DPS officers were also drawn away from Sayles to assist intoxicated students outside of the building – one DPS report indicates that an officer responded to a student vomiting outside of nearby Salomon Center, Klawunn said.
‘Compromised’ perimeterIn addition to the large number of students requiring medical attention, event managers were also unprepared for intoxicated students who tried to break into Sayles.
“The perimeter of the building was completely compromised. … Every entrance was compromised,” said Talia Stein ’09, a member of QA’s executive board.
Students tried to break into Sayles by entering through the back door, by climbing a tree to access a second-floor window, by hoisting up friends to first-floor windows and by breaking the grates on basement windows.
Referring specifically to the incident when students climbed a tree to crawl in through a second-floor window, the QA report said, “This is something that a party manager could not possibly control, although DPS officers did try to insist that a party manager should be posted at the window.”
“After several instances of asking DPS for help, DPS officers did position themselves at the window and proceeded to send unwanted patrons back down the tree from which they came,” the report continued.
Stein said it was inappropriate for student managers to have to handle peers intoxicated enough to decide to climb a tree to break into a building. “We’re small and not intimidating, so it was really something that DPS needed to do,” she said.
When DPS officers initially refused to cover the second-floor window, Teitelbaum said he asked a custodian to accompany the student manager at the window “to look big.”
Confusion at the doorThe main entrance of Sayles was also the site of chaos throughout the evening. Three main problems arose at the door: intoxicated students had to be identified and handed over to EMS, the temporary tattoos used as tickets had to be inspected to ensure their authenticity and the surging line of partygoers waiting to enter had to be controlled.
“As some intoxicated students began arriving at the event and event managers were beginning to need assistance in turning these students away and into the hands of EMS, no DPS officers were in the lobby, nor could any be easily located,” according to the QA report.
Stein said the admission process was initially orderly – each partygoer passed by two student event mangers, each of whom checked for fake tickets and signs of intoxication. Intoxicated students were immediately handed over to EMS, Stein said.
But two or three significant waves of people severely tested the event managers. At times the managers couldn’t effectively control the surges and inspect each person, so some intoxicated partygoers might have passed through, Stein said.
At one point, when students walking toward Sayles to enter the party converged with the crowd milling outside the venue to create a “mob scene,” a DPS officer unilaterally decided to close the main Sayles doors, creating confusion among the event managers and mayhem outside the hall as the crowd of students trying to get in grew, Teitelbaum said.
“(The officer’s) solution was to stand in front of the doors, put his hands on the doors and literally hold them shut,” Teitelbaum said.
While the doors were closed, the officer engaged in a “physical altercation” with a confused partygoer trying to get through the closed doors and swore at student managers who tried to intervene, Teitelbaum said. Shortly thereafter, the officer reopened the doors, creating an uncontrollable surge of people.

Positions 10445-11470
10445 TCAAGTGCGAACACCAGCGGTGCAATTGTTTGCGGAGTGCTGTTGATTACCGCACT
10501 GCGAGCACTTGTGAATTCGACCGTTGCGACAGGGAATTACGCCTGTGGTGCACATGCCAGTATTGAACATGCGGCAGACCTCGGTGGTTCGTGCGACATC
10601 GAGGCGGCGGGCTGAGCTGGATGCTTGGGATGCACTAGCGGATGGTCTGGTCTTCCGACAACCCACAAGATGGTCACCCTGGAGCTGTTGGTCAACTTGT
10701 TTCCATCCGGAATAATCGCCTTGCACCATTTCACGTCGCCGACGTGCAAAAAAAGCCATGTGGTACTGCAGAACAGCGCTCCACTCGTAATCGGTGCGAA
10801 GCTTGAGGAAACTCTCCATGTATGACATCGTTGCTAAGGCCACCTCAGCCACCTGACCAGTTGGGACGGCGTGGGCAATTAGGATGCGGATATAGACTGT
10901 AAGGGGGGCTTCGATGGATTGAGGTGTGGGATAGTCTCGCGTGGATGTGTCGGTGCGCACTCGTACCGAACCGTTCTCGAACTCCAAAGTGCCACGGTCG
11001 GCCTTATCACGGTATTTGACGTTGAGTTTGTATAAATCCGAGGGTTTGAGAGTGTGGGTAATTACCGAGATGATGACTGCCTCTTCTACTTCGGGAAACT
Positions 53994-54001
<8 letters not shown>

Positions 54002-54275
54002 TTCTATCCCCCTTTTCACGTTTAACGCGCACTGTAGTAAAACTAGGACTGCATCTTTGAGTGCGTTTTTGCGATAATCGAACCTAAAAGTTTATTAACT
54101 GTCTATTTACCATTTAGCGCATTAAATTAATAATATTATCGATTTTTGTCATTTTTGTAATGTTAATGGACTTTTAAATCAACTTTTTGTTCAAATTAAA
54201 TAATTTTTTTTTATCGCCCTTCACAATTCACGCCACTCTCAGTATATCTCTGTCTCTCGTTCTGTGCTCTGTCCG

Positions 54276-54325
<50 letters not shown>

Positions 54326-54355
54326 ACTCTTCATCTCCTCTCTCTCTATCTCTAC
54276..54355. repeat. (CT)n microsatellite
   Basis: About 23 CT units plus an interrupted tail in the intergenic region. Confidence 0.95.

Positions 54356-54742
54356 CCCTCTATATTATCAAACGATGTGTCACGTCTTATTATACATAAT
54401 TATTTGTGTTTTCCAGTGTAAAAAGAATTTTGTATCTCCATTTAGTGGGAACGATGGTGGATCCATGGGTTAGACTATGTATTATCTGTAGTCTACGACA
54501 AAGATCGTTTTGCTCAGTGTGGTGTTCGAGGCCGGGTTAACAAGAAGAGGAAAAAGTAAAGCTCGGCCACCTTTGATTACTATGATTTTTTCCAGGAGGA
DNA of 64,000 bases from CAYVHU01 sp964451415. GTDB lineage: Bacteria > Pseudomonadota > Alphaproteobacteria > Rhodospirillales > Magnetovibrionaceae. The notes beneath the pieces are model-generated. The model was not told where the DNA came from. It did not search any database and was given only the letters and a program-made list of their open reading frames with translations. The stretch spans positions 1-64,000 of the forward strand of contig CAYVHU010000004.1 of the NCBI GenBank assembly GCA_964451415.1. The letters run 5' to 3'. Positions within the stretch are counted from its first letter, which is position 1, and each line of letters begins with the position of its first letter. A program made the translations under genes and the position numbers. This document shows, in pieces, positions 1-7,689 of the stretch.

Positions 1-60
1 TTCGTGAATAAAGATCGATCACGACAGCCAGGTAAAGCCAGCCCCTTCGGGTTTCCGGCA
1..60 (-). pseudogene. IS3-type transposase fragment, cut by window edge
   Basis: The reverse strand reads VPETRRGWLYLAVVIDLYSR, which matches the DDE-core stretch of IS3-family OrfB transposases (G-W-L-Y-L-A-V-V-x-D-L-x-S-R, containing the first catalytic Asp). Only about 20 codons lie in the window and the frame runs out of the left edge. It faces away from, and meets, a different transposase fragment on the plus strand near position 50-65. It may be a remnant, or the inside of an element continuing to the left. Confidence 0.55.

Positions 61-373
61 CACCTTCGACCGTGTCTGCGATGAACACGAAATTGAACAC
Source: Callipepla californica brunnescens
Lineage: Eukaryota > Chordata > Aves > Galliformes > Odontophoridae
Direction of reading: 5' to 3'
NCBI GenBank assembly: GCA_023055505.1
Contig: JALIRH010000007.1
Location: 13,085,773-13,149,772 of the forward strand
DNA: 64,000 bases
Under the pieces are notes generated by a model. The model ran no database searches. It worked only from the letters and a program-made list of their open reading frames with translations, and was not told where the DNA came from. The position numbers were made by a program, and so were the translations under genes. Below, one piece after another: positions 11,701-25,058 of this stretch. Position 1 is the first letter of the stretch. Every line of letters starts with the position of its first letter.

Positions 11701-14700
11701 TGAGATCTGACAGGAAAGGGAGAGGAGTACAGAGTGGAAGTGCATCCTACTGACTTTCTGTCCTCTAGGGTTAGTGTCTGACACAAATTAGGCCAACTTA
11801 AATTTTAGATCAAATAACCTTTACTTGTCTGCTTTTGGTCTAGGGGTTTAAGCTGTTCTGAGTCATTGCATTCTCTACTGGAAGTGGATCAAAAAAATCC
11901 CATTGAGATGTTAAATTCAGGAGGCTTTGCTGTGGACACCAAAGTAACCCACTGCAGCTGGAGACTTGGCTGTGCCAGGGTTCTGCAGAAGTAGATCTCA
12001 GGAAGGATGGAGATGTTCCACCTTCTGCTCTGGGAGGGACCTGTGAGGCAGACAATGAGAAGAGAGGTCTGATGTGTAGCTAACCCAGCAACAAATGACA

Teitelbaum said the officer apologized “only after being threatened with the possibility of a complaint being filed against him.”
QA leaders also said the four DPS officers assigned to the event were insufficient. In addition, the QA report stated that the officers arrived late – three arrived about 15 minutes after the start of the event, and the fourth was significantly later, Teitelbaum said.
Klawunn confirmed that one officer was late and “we addressed that as soon as we knew about that,” adding that the officer was finishing his regular shift before moving to the party.
Teitelbaum and Gresh both said that issues with punctuality of DPS officers also arose at QA’s Starf*ck in Spring 2004.
Though additional DPS officers arrived at the event as the night progressed, Stein said, “We were uncomfortable with the level of security. … When we really needed (DPS officers), we couldn’t find them.”
Change in policy and philosophyIn the wake of Sex Power God, University officials established the Ad Hoc Committee to Review Social Events Policy and Procedures, which completed its report in March. The report recommends that a contract security service be used to manage the door and provide support to student managers at large social events like Sex Power God.
“The policies that we had in place at the time (dating from 1996) said that students should have primary responsibility for management (of social events),” Gresh said.
But Gresh added that students involved in the recent policy review told administrators they “don’t want to have all that responsibility on our own.”
“That’s a philosophical shift that is represented between the two reports,” he said.
Teitelbaum said QA leaders have long been advocating for additional security support. “The biggest joke about the new policies is that … most of the policies are things that we’ve already incorporated in the past voluntarily or things that we have been asking for,” he said.